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By Carla Wintersgill

Which of the 14 million iPods sold in the holiday quarter are spinning legitimate tracks?

It’s impossible to say how many songs are downloaded, but Recording Industry Association of America (RIAA) chairman, Mitch Bainwol, estimates the monthly number exceeds two billion. Apple’s iTunes Music Store has sold 850 million songs since its 2003 introduction.

The sales have paralleled a surge in popularity of peer-to-peer (P2P) downloading programs such as Limewire, Soulseek, and Kazaa. Record companies are feeling the squeeze of lost revenue as a result of the popularity of such P2P networks.

The Canadian Recording Industry Association (CRIA) estimates a loss of $250 million Cdn in sales over the past three years — a 20 per cent drop for the industry. In the United States, where file sharing costs record companies an estimated $300 million US per year, the RIAA is cracking down on illegal downloading. It has pursued legal action against anyone found to have downloaded copyrighted material.

The CRIA is having less luck fighting copyright infringement. In March 2004, a court ruled that internet service providers were not required to identify users who post songs on file-sharing databases. The ruling means Canadians can continue to upload music anonymously without fear of legal action from irate record labels. Even if Canadian parliament passes Bill C-60, strengthening copyright laws, the court has established the precedent that Canadians are free to download songs without being identified. Many up-and-coming artists, however, don’t see downloading as a bad thing.

They post songs on the Internet for people to download, hoping to cultivate a fan base through sites such as Amy Elderkin, 21, is a Toronto-based aspiring singer/songwriter. She has a page on Myspace where she posts her songs, and credits the site with giving her much-needed exposure. “People want me to play gigs, people want to buy my stuff, people want to do collaborations with me,” she says.

“It’s a simple way to get people to listen to your music. You’re not pushing them and it’s there if they want it.”

Although Elderkin puts her own music out there, she has a problem with people downloading albums from artists for free. “When you burn an entire album, you’re not supporting the artist that you’re listening to and enjoying,” she says.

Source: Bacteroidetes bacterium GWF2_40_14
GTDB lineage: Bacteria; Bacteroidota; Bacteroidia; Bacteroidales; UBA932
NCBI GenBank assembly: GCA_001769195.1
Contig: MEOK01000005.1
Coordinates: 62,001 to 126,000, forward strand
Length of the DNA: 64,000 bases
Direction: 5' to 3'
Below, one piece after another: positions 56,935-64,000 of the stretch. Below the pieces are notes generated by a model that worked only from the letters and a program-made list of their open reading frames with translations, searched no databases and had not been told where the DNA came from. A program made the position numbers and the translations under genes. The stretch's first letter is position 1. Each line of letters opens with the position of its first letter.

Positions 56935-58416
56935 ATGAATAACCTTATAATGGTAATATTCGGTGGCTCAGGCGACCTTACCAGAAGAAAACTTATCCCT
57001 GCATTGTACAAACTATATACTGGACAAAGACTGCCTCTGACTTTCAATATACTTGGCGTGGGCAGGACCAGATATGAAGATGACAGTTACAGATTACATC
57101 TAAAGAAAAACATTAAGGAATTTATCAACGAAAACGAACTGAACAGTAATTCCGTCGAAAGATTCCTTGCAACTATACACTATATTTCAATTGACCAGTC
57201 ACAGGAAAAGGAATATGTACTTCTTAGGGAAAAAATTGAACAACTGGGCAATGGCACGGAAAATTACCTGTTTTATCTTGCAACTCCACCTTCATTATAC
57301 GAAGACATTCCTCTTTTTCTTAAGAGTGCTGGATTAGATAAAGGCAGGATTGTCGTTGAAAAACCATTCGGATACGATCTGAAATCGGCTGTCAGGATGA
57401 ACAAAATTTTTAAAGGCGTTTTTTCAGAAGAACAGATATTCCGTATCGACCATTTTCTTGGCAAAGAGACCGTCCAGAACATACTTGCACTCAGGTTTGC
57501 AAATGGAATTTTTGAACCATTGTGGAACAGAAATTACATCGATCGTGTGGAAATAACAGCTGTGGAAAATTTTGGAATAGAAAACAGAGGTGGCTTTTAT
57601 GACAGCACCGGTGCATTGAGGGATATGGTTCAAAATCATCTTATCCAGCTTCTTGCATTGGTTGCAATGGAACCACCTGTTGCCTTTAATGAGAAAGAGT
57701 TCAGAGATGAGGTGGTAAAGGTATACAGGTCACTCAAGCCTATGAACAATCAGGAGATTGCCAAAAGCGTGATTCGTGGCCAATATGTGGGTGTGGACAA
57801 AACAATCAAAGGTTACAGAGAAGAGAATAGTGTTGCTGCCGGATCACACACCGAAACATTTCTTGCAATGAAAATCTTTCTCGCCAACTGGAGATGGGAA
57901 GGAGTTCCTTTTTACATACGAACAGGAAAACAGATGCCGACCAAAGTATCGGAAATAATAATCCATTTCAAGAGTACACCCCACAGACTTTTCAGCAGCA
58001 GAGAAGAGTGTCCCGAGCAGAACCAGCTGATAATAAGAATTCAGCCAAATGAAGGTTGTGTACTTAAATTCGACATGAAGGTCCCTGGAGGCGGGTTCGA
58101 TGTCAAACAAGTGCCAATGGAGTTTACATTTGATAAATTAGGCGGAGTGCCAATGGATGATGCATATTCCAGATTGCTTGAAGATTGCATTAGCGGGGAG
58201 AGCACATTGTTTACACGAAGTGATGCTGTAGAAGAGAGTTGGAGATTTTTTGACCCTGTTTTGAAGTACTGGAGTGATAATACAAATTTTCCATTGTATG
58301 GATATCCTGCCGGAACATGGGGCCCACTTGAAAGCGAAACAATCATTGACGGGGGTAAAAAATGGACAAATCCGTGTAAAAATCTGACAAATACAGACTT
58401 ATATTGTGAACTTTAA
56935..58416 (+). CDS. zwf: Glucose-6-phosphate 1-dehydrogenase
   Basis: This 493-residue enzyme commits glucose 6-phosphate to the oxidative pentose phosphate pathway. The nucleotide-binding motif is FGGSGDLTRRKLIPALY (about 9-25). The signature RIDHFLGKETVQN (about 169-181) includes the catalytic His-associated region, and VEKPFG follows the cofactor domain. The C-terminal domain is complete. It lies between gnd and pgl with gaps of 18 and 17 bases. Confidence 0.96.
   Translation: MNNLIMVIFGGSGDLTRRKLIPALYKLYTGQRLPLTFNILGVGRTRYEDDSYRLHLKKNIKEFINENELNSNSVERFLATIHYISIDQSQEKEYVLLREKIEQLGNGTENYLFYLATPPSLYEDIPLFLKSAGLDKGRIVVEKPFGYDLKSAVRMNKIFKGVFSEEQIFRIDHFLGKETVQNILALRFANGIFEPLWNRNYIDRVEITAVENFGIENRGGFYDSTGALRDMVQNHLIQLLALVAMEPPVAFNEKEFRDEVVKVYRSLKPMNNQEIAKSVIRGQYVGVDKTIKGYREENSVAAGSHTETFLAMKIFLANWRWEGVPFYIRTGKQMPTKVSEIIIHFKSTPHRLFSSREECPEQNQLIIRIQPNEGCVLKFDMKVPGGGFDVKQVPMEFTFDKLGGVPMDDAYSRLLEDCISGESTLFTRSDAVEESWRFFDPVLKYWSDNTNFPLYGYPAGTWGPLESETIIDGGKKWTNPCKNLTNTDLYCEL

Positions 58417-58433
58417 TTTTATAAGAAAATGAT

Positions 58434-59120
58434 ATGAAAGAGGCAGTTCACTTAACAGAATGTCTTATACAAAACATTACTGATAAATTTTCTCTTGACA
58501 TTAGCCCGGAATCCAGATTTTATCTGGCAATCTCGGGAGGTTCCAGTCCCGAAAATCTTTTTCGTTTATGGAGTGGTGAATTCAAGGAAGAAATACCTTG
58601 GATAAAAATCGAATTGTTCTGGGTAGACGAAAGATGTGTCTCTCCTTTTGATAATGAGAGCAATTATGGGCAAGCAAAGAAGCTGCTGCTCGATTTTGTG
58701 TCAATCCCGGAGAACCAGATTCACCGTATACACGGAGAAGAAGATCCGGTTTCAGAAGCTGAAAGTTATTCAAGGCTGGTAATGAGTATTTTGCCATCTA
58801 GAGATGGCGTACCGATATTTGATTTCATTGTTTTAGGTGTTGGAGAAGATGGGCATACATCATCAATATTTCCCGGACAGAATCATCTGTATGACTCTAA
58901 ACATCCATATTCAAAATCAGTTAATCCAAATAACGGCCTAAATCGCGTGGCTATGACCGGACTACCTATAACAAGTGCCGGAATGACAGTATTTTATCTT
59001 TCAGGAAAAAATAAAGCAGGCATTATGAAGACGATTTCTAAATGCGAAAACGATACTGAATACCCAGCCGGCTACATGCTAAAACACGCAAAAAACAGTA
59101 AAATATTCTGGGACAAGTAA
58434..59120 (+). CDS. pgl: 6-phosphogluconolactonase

“Go out and support (the artist), otherwise they’re not going to be able to keep going because they won’t have any money to do it.”

Antonello Di Domenico, a consultant at Bumstead Productions Ltd., a management company whose roster includes the Canadian band The Trews, also sees sites such as Myspace as a useful promotional tool. “People go to Myspace. Why fight it?” he asks. Di Domenico currently manages a new band, Rocketface, who have a profile on Myspace. He encourages people to add them to their list of friends, and Di Domenico sees those people showing up for gigs.

Rocketface has more than 3000 people on its friends list. “If you’re a fan, you’ll support the band. Even if you download it, you’ll buy it,” says Di Domenico. “It’s a tough industry to crack,” he says. “There are only one or two Franz Ferdinands a year.” For incessant downloaders, Charles Coleman, a computer technician at Geek Squad, has a word of warning. “People that are tech savvy can take the connections the programs use to attach to your computer,” he says.

Coleman describes a computer as a house. The house has different doors: Some are locked, some are opened. Hackers and spyware programs know which doors are easy to get into, giving them free reign over a victim’s computer. Downloading sites — Coleman names Kazaa among the worst — can leave a user’s files vulnerable. “Kazaa forces you to install adware and spyware tools that track your internet usage, lets the parent company know what websites you visit, and allows them to target you to what products you would be interested in,” he says. For Coleman, the debate between legal downloading and file sharing boils down to practicality.

“You’re better off getting it from an official download site. It’s worth spending the money for a good quality song rather than getting something else and finding you have a credit card bill for somewhere in Rwanda.”

Downloading isn’t illegal for Canadians, but fans should be aware of the technical risks — and moral issues — streaming out of those pretty, white iPod earbuds.

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